Google’s headquarters in June. Sundry Photography/shutterstock
This has been a banner year for celebrating Gay Pride. In New York City, an estimated 150,000 people marched down Fifth Avenue in one of the largest parades ever, and a crowd of more than 2,000 spilled across the sidewalks in front of the historic Stonewall Inn, the bar that sparked the modern LGBTQ rights movement. Celebrations in other cities seemed to mark progress. Chicago’s first openly gay mayor, Lori Lightfoot, led her city’s march. But in other places, like San Francisco, the community attracted a large police presence by protesting the Trump administration’s rollback of transgender rights.
In the span of five years, the country has whiplashed between legalizing same-sex marriage and a series of anti-LGBTQ actions, from discharging trans troops to a violent attack in Orlando. It took the president until this year to finally acknowledge that Pride Month exists—by tweet, of course.
Politics aside, it was hard to miss the Instagrammable rainbow flags flying across everything from ATMs to Absolut Vodka. Amazon dedicated a site to Gay Pride apparel. Sam Adams created a special edition beer, “Love Conquers Ale.” Facebook was flooded with business ads offering Pride travel and shopping discounts. And Gay Pride hashtags trended all month in June on Twitter.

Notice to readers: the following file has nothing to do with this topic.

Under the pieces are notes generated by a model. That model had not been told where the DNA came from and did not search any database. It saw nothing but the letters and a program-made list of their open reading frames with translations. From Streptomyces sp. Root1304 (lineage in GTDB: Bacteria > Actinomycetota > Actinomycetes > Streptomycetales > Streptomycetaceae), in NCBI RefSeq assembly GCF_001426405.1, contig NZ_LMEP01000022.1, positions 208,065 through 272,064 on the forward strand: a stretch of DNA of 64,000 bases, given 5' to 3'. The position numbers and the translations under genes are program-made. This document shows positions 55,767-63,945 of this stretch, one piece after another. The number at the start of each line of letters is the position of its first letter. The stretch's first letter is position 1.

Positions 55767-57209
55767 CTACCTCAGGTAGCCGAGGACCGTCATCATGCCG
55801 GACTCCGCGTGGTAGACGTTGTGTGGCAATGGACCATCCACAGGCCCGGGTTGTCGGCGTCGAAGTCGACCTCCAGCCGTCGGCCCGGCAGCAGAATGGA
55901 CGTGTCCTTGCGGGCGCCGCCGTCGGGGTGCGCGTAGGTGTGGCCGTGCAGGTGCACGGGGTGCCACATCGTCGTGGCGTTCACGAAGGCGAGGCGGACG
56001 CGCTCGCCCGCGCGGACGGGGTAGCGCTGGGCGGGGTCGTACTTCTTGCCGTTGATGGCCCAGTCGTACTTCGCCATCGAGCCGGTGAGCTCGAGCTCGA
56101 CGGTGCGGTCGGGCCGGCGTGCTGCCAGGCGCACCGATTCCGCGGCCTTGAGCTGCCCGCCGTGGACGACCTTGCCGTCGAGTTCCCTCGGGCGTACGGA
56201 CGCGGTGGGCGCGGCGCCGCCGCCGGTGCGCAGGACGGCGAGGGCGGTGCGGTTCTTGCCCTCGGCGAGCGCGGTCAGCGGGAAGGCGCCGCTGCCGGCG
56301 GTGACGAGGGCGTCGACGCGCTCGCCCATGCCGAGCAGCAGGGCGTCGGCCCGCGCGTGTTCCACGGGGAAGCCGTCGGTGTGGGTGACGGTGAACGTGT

Judging solely on the optics, corporate America appears to be all-in on supporting the LGBTQ community. But how much of that enthusiasm translates to addressing the tough issues the community faces, from health and wellness to safe schools?
Much More Than Grantmaking
The numbers can be difficult to capture. Grantmaking is transparent, but doesn’t tell the whole story. The Committee Encouraging Corporate Philanthropy (CECP) estimates that foundation giving only accounts for 34 percent of overall business support for LGBTQ causes. Direct cash from marketing or affinity groups accounts for 48 percent. In-kind giving follows at 18 percent.
Behind these philanthropic investments are considerations about the bottom line. Research shows that the LGBTQ community represents purchasing power of nearly a trillion dollars annually. And the tight labor market’s made creating an inclusive workplace a business imperative. Nearly 90 percent of Fortune 500 companies have adopted LGBTQ nondiscrimination policies.
On the foundation side, data shows that corporate grant support has soared, more than tripling since 2012. Funders for LGBTQ Issues 2017 report on LGBTQ grantmaking by U.S. foundations shows a record-breaking year, with $27.1 million in total giving. That’s up 5 percent from last year’s high of $25.9 million, which was driven in part by the $9.4 million response to the Pulse Nightclub Massacre. While corporate funding represents only 14 percent of overall support for LGBTQ causes, corporate funders and community foundations racked up the largest increases.